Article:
This self-referential identity-building is a form of meta-consumption. It is the adoption of a persona, the psychological equivalent of a selfie. You might say that Buddhist stuff is an ironic counterpoint to consumer culture, in the same way as kitsch or camp, virtue-signalling our recognition and transcendence of the contradictions inherent in our late-stage capitalist exchange economy. However, I’m not buying it.

And what about when Buddhist ritual objects and clothing are part of a recognizable uniform, identifying a symbolic social role? All those fancy Tibetan Buddhist clerical hats come to mind. Is it the hat that confers the authority, or does the authority give one the right to wear the hat? Humans have created a dizzying array of garments to signal subtle distinctions in institutional power dynamicsin our case, a matrix of who’s more Enlightened and in what way. Even ngakpas and yogis with their white shawls and repa robes are part of the system, although their uniforms indicate their status as “outside” of it. Rare indeed is it to find a true man of no rank. When I saw Kalu Rinpoche wear the Gampopa hat, I was transfixed. When I saw His Holiness the 16th Karmapa bestow the Black Hat empowerment, I was transported. Something else was going on there with those objects.

Buddhist stuff in museums takes this to an entirely different level. Stewart, in the aforementioned book On Longing: Narratives of the Miniature, the Gigantic, the Souvenir, the Collection, describes the collection as a paradise of consumption, where an object’s intrinsic meaning is sublimated to a display value within the symbolic system of the collector. It’s all about organization and classification, presenting that narrative as the normative representation of reality. Indeed, there is even the peer-reviewed Journal of Material Culture dedicated to theories of collecting. This is why we feel the tension of seeing Buddhist relics and artifacts in a museum, consumed as art, mediated by the labels and explanations provided by the curators (and as such presenting the worldview of the institution). Bear in mind, too, that nine-tenths of the museum’s collection is usually out of sight in limited-access archives.

I experienced the museum effect on a grand scale at Borobudur. The dissociation of the world’s largest Buddhist monument from its sacred function is viscerally inescapable as one experiences the decapitated statues (their heads looted during the colonial era), the throngs of Japanese tour buses, the explanatory signs, the multilingual publications for sale, and the gauntlet of T-shirt and trinket vendors ringing the site. (The T-shirt souvenir I bought on the site shrank and shredded long ago, but the memories remain.) My solitary Lama Chöpa puja in a remote spot halfway up the Amitabha side of the mandala felt like a rebellious act of reclamation.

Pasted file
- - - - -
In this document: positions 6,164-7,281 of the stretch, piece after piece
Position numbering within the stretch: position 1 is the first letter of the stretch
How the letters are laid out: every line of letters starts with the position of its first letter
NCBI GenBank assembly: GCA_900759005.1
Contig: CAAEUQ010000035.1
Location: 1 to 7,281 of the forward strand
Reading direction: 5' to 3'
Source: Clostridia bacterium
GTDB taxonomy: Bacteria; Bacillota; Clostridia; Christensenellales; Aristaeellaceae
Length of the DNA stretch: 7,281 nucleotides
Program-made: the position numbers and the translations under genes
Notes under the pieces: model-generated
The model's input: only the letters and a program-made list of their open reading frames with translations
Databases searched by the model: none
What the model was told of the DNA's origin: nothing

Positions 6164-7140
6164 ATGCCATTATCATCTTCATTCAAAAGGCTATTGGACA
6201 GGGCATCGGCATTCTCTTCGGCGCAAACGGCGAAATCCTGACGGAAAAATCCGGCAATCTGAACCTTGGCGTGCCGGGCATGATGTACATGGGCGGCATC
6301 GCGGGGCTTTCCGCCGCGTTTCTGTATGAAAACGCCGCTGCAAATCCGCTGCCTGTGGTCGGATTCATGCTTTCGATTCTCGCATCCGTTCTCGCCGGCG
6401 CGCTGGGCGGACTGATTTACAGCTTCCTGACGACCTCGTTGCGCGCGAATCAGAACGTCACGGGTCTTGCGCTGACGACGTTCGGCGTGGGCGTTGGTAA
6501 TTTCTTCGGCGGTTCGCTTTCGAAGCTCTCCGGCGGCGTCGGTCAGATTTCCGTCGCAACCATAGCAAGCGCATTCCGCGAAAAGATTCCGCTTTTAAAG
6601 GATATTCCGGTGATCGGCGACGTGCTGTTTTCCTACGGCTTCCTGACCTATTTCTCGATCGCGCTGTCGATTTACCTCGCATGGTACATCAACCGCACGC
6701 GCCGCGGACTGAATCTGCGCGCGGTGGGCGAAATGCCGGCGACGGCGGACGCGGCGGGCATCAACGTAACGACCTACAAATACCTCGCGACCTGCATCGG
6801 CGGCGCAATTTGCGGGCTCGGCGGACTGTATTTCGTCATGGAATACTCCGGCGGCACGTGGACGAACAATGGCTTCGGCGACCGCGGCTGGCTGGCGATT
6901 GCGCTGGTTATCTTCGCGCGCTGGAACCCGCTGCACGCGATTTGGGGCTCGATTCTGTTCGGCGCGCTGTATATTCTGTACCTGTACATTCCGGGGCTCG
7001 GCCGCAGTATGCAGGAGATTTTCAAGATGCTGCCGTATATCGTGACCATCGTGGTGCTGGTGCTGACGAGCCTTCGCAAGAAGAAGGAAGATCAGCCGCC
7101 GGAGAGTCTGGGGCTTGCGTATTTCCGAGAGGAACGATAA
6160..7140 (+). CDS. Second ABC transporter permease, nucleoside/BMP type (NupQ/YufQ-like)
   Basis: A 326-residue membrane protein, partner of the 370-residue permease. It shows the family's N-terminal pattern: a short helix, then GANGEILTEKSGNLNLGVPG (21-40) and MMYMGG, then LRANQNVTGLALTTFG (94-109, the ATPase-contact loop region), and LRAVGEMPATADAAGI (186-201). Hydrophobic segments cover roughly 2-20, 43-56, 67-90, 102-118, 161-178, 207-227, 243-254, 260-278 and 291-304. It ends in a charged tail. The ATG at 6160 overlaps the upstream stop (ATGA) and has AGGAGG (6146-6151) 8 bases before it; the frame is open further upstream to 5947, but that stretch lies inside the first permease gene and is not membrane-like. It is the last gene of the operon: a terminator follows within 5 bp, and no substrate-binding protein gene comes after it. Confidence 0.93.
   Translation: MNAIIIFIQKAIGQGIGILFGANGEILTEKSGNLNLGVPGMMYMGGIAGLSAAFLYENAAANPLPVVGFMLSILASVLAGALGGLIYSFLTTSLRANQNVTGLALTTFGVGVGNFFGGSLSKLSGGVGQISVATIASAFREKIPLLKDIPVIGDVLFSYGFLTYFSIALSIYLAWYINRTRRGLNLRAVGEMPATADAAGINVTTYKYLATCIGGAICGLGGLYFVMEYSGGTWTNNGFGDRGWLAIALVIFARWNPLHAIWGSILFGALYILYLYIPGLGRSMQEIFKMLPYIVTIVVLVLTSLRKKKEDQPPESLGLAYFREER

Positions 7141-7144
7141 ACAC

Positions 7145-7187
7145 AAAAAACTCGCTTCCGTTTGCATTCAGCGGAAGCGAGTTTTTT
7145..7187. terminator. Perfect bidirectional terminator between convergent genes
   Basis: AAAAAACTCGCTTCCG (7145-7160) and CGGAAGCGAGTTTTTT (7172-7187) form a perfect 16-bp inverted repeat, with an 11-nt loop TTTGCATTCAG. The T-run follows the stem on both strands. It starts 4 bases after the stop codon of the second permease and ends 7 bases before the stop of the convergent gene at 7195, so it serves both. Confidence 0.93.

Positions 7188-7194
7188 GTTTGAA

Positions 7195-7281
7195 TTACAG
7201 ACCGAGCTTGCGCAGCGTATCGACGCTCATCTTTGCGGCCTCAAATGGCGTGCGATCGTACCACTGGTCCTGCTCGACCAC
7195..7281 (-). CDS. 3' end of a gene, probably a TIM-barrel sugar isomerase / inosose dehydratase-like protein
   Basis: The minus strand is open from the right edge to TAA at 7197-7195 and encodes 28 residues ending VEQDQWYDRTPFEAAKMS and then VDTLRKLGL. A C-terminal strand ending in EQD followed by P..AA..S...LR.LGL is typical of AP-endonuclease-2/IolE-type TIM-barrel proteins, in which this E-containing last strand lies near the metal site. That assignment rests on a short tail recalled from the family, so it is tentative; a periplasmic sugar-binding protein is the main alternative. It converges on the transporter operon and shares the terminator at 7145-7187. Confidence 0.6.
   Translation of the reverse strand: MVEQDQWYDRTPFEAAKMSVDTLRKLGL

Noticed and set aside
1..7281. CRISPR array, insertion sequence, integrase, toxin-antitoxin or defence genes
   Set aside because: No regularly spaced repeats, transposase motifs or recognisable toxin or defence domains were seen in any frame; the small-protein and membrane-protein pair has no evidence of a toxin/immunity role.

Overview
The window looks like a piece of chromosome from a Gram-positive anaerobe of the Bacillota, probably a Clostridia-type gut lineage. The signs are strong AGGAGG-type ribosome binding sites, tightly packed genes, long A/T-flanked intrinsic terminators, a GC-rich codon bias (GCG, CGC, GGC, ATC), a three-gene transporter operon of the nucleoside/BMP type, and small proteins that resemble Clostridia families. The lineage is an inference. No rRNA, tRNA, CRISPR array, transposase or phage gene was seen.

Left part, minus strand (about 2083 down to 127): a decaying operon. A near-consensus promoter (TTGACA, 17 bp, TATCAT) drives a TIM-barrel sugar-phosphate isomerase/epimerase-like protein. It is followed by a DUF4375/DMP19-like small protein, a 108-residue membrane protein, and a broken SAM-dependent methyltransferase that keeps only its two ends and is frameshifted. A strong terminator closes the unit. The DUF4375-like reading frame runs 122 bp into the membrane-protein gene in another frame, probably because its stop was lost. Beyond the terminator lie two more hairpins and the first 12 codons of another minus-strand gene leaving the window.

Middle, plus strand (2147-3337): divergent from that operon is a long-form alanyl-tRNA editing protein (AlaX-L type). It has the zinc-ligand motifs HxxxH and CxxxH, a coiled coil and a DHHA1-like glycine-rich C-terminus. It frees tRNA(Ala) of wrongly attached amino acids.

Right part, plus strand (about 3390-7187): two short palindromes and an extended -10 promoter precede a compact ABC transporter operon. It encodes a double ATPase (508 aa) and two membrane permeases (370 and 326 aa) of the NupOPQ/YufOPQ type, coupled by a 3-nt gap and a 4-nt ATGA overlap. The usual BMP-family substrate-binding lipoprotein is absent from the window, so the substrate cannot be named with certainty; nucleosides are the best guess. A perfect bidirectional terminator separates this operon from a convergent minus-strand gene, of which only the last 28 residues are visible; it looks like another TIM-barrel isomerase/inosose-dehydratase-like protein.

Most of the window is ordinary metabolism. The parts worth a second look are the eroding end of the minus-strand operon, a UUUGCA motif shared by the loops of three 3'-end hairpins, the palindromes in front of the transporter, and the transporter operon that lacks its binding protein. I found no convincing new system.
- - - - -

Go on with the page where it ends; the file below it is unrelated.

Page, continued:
In 2015, after 15 years on the road, the Maitreya Loving Kindness Tour organized by Lama Zopa closed down and settled in for permanent display at two sites in India. The tour consisted of more than 3,000 sarira relics and ritual objects from Shakyamuni and 44 other Buddhist luminaries. I attended on several different occasions when it cycled through Toronto. Like shards of the True Cross, or the Shroud of Turin, these relics were created, collected, and then “consumed” by visitors in an atmosphere of profound reverence and promise.

Another object-centred experience like this was the world tour of the Jade Buddha for Universal Peacealso a Lama Zopa projectthat has ended with the rupa permanently on display in Australia.

In both cases, the experience was the exact antithesis of going to a museum: attendees came with a triple goal: awakening faith, reaffirming intentions, and generating blessings. I doubt any were disappointed.

References

Baudrillard, Jean. 1996. The System of Objects. London: Verso.

Stewart, Susan. 1992. On Longing: Narratives of the Miniature, the Gigantic, the Souvenir, the Collection. Durham, NC: Duke University Press.

See more

The Journal of Material Culture (Sage Journals)
The Maitreya Relic Tour Is Closing Down after 15 Years on the Road (Maitreya Buddha Project Kushinagar) 
Advice on Holy Objects, Lama Yeshe (Lama Yeshe Wisdom Archive)
Jade Buddha for Universal Peace (The Great Stupa of Universal Compassion)